Firewall Swap & Windows Telemetry Data

I recently switched over from Sophos UTM to Untangle NG for my personal use firewall at home. During the process I basically had to rebuild all of my firewall rules and general network policy configurations. This allowed to me “start fresh” as my previous configuration had gotten quite bloated and complicated over time.

It’s clear that Microsoft has no intentions of telling us what exactly is sent in this telemetry data, how long it’s stored, and why when it’s disabled it continues to send data. Not to mention which obvious third parties have access to the data. For this reason, part of the new network policies I wanted to include was blocking telemetry data from getting sent back to the Microsoft mother-ship.

This is accomplished with Web Filtering and works for both HTTP and HTTPS. I also use a second layer of protection by using OpenDNS domain blocking. That means that if for some reason a request makes it past the web filtering, it will be blocked at the DNS level.

One thing I quickly noticed after blocking these domains was how much they were being used. From the web filtering and OpenDNS filtering combined it adds up to literally tens of thousands of blocked requests and is in the top 10 of my overall DNS requests.

000374_2016-09-12-11_31 000373_2016-09-12-11_16

I don’t get it. What and why, especially when I have telemetry set to the lowest collection setting? I cannot imagine the amount and type of data that is sent when it’s set to full! After seeing how much data is collected and how often it attempts to send on low, it gives me reassurance that yes – these domains need to be blocked.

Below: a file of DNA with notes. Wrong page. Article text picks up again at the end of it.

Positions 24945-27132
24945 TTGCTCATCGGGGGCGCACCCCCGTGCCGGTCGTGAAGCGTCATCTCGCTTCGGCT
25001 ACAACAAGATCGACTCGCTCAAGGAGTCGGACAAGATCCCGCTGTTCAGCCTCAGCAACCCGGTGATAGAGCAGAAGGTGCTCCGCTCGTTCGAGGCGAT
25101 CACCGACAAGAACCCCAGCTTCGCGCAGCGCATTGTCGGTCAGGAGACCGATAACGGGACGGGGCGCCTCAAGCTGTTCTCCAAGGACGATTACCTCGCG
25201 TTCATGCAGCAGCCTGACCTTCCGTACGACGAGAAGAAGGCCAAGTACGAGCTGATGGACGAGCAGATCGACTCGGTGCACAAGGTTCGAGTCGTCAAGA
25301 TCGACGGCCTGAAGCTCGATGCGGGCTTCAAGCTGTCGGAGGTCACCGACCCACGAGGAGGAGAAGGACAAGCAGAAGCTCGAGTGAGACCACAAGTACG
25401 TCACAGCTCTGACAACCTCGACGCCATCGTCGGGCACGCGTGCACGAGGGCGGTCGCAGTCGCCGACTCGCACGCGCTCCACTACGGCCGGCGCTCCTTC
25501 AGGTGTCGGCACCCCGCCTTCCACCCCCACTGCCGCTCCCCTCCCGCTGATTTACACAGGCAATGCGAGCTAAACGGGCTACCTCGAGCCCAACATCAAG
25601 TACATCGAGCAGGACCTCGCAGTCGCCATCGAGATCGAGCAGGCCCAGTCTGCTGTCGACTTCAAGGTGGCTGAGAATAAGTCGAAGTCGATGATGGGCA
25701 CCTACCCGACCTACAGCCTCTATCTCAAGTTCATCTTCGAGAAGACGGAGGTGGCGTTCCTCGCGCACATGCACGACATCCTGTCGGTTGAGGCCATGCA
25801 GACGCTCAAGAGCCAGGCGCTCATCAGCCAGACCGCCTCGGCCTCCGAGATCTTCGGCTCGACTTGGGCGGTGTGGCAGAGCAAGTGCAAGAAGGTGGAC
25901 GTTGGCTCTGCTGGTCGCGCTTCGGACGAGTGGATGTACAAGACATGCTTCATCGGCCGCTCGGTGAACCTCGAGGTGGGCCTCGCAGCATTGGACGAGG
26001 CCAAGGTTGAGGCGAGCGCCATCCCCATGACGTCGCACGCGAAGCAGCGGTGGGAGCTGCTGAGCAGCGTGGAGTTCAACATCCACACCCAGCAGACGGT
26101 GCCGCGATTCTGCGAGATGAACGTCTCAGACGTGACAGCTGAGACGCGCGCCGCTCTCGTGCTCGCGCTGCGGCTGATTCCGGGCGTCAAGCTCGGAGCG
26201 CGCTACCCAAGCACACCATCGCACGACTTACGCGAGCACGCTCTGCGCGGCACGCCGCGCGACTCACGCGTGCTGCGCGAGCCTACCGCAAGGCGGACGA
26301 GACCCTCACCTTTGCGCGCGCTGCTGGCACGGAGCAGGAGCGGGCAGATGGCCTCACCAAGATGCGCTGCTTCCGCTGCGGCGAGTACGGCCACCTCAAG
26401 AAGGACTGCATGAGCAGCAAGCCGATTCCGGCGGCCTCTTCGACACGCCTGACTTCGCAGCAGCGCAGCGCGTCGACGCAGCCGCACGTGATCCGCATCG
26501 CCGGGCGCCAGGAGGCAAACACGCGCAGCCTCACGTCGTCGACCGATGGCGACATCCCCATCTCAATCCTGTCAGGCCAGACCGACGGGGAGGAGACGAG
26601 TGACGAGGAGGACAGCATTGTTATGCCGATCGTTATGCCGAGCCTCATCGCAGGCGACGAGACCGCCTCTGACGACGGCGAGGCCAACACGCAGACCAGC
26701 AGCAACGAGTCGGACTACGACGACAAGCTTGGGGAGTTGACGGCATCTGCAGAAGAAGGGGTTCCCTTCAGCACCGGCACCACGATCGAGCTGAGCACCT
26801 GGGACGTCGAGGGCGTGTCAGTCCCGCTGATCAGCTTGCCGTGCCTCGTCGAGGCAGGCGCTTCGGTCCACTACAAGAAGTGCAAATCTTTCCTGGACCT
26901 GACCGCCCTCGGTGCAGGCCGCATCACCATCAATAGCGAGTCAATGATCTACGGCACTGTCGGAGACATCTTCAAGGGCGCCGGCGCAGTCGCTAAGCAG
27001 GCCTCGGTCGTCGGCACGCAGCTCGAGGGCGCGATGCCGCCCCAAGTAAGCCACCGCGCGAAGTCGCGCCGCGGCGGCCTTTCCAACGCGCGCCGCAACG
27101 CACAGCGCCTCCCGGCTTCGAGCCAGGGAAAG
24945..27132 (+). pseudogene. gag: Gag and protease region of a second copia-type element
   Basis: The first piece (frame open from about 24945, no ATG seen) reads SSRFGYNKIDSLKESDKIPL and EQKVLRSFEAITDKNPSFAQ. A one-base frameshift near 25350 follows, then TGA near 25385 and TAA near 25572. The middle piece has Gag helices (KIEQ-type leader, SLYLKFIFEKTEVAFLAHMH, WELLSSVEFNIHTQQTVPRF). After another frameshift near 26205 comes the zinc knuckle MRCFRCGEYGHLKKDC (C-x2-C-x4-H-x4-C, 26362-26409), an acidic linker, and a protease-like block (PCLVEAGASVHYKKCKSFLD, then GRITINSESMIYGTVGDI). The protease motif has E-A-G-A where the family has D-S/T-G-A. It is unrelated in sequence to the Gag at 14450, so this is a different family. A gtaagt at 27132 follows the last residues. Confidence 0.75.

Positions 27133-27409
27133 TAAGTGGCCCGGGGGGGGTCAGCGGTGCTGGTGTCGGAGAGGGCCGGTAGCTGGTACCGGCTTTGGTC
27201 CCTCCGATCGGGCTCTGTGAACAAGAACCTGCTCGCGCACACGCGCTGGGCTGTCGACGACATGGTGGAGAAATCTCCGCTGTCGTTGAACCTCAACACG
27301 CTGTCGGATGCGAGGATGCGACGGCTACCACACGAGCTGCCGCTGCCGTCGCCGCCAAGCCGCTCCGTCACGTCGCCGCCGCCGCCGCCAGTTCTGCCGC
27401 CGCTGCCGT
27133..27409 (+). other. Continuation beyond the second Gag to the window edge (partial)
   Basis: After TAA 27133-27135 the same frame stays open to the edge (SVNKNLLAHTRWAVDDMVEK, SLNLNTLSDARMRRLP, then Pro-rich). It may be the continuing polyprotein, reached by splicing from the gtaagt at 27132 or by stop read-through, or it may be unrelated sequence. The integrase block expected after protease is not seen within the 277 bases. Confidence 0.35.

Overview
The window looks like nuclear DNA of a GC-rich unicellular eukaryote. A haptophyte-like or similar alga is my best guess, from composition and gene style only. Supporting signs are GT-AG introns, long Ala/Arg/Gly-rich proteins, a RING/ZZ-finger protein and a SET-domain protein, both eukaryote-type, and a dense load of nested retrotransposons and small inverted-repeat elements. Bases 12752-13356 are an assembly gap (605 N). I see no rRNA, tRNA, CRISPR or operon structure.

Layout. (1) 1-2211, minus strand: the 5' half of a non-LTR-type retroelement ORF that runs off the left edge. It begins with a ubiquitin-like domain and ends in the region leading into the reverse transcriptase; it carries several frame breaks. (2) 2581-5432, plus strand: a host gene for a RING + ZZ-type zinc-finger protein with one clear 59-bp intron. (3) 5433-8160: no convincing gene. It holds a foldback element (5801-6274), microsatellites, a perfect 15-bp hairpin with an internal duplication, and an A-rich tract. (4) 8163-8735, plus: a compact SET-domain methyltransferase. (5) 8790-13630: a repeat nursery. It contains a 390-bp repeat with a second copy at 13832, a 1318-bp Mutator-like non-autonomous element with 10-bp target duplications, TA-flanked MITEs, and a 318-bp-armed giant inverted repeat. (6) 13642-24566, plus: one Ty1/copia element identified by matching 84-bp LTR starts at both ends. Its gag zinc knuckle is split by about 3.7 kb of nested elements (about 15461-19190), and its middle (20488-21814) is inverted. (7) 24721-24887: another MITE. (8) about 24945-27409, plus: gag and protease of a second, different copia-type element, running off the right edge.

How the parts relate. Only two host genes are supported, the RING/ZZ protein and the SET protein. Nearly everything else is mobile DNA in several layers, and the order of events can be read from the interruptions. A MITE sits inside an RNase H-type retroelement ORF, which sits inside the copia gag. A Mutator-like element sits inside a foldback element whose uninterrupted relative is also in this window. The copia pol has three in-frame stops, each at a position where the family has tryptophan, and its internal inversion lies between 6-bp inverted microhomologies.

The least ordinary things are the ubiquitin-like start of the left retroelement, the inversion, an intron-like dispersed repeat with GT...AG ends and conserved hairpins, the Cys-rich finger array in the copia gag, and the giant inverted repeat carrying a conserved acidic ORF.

The full list of blocked domains is:

65.39.117.230
23.218.212.69
134.170.30.202
137.116.81.24
204.79.197.200
23.218.212.69
a-0001.a-msedge.net
choice.microsoft.com
choice.microsoft.com.nstac.net
corpext.msitadfs.glbdns2.microsoft.com
corp.sts.microsoft.com
compatexchange.cloudapp.net
cs1.wpc.v0cdn.net
diagnostics.support.microsoft.com
df.telemetry.microsoft.com
feedback.windows.com
feedback.search.microsoft.com
fe2.update.microsoft.com.akadns.net
i1.services.social.microsoft.com
i1.services.social.microsoft.com.nsatc.net
oca.telemetry.microsoft.com
oca.telemetry.microsoft.com.nsatc.net
pre.footprintpredict.com
redir.metaservices.microsoft.com
reports.wes.df.telemetry.microsoft.com
services.wes.df.telemetry.microsoft.com
settings-sandbox.data.microsoft.com
sls.update.microsoft.com.akadns.net
sqm.df.telemetry.microsoft.com
sqm.telemetry.microsoft.com
sqm.telemetry.microsoft.com.nsatc.net
ssw.live.com
statsfe1.ws.microsoft.com
statsfe2.update.microsoft.com.akadns.net
survey.watson.microsoft.com
telecommand.telemetry.microsoft.com
telecommand.telemetry.microsoft.com.nsatc.net
telemetry.appex.bing.net
telemetry.microsoft.com
telemetry.urs.microsoft.com
vortex-sandbox.data.microsoft.com
vortex-win.data.microsoft.com
vortex-sandbox.data.microsoft.com
vortex.data.microsoft.com
watson.live.com
watson.microsoft.com
watson.ppe.telemetry.microsoft.com
watson.telemetry.microsoft.com
watson.telemetry.microsoft.com.nsatc.net

Karl Nyen has been involved in the virtualization, server, web development and web hosting industry for over 10 years. In his current role at a managed service provider, he is focused on cloud-based solutions for enterprise clients. His diverse background of sales, management, and architectural/technical expertise bring a unique perspective to the virtualization practice.

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2 Comments

  1. sml156

    Have you considered that since you are blocking these domains that instead of Windows trying to connect once a day to say hello I’m here, it will then try to connect every 1 second

    • Do you have a source for this information? A quick capture on Wireshark shows this is false.